After years of criticism for its perceived failure to evolve its platform, and take action on key elements fast enough, Twitter says that it's now "picking up the pace” of innovation, and looking to implement more changes and options to help improve the overall Twitter experience.
We've already seen some of these in its updates to lists and the addition of topics to follow, and there are more on the way, with controls over who can reply to your tweets and it's long-awaited 'conversational' features. But these are just some of the elements that Twitter's working on - according to new reports, Twitter is also looking into a new tipping option for tweets, improved identification of trolls, tweaks for lists, and more.
Here's an overview of some of the additional Twitter updates we may see in the near future.
1. Tipping in Tweets
With Facebook moving further into on-platform payments, and Twitter CEO Jack Dorsey's enthusiasm for cryptocurrency, it may come as little surprise that Twitter too is looking at its own payment option, with tipping via tweet.
As reported by The Information:
"Twitter is considering a feature that will allow users to tip - sending each other money from their tweets - according to two people familiar with the company’s decisions. [...] Twitter and Square already partner to let users make donations to politicians through tweets, according to company filings."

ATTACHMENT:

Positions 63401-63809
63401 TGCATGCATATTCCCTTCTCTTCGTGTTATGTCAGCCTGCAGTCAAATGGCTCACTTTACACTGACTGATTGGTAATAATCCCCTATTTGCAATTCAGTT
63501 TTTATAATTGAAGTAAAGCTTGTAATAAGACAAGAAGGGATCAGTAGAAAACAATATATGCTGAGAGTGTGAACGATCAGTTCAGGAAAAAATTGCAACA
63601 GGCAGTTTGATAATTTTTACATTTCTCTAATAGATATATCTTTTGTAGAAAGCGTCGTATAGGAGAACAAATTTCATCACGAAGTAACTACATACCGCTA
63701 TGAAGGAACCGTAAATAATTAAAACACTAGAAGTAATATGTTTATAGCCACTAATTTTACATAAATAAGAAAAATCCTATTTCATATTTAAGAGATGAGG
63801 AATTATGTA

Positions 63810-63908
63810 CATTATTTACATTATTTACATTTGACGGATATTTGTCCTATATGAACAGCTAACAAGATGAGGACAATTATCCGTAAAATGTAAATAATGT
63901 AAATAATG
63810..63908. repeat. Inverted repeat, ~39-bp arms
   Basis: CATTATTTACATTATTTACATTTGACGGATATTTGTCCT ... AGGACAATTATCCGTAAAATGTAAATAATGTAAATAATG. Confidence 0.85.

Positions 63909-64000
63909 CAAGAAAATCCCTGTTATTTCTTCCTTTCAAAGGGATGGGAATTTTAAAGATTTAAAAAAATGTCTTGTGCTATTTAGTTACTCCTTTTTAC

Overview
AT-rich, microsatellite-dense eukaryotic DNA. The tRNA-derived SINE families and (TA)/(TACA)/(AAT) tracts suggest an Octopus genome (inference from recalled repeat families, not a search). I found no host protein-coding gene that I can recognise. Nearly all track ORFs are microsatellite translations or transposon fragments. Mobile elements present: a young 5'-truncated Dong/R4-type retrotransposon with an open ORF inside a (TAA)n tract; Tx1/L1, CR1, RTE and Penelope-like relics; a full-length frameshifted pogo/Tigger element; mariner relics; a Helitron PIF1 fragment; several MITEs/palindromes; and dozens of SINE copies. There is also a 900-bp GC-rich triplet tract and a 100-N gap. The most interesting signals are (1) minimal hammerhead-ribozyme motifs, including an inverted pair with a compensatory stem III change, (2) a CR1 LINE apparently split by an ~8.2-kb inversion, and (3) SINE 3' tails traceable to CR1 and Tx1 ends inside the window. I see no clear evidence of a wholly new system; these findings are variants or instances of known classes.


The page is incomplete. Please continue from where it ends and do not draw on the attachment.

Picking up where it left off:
There's a lot to consider here - the capacity to exchange money via tweet could have significant implications for the service, and may provide a whole new revenue stream to popular tweet creators.
Or not. The key strength of Twitter is the capacity to be able to contribute to public discourse, to have your say on any given topic and add that into the wider Twitter stream. If you were able to charge people to see your tweets - which is not currently the proposal, but maybe an extension of the same - that would also, theoretically, reduce your exposure, which may negate its value anyway.
But still, no doubt those who share scoops and exclusive insights on Twitter will be doing the math in their heads, calculating what, exactly, their tweets are worth. The truth is, probably not much - but maybe, if they could call for contributions from their loyal fans, it could provide another incremental income stream, if the option were to go that route.
More likely the option would be a boon for those sharing adult content on the platform - but still, the capacity to raise funds via tweet would open up a range of possibilities. And worth noting, YouTube recently reported that more than 100,000 of its channels are now earning money via its live-stream tipping option, called 'Super Chat', with some streams generating more than $400 per minute "as fans reach out to creators to say hello, send congratulations, or just to connect".
The use case is obviously different, but it may provide some pointers as to where Twitter is looking on this front.
It's also worth noting that various Twitter employees have said that, while this has been discussed, such a project is not actively in development at this stage.
2. Disincentives for Trolls
In a recent interview at CES, Twitter's head of product Kayvon Beykpour gave an overview of where the company is at, where it's looking, and what his key priorities are in the role.
One of the more interesting notes within that chat was Beykpour's thoughts on trolls, and reducing the incentive for anti-social behavior in the app.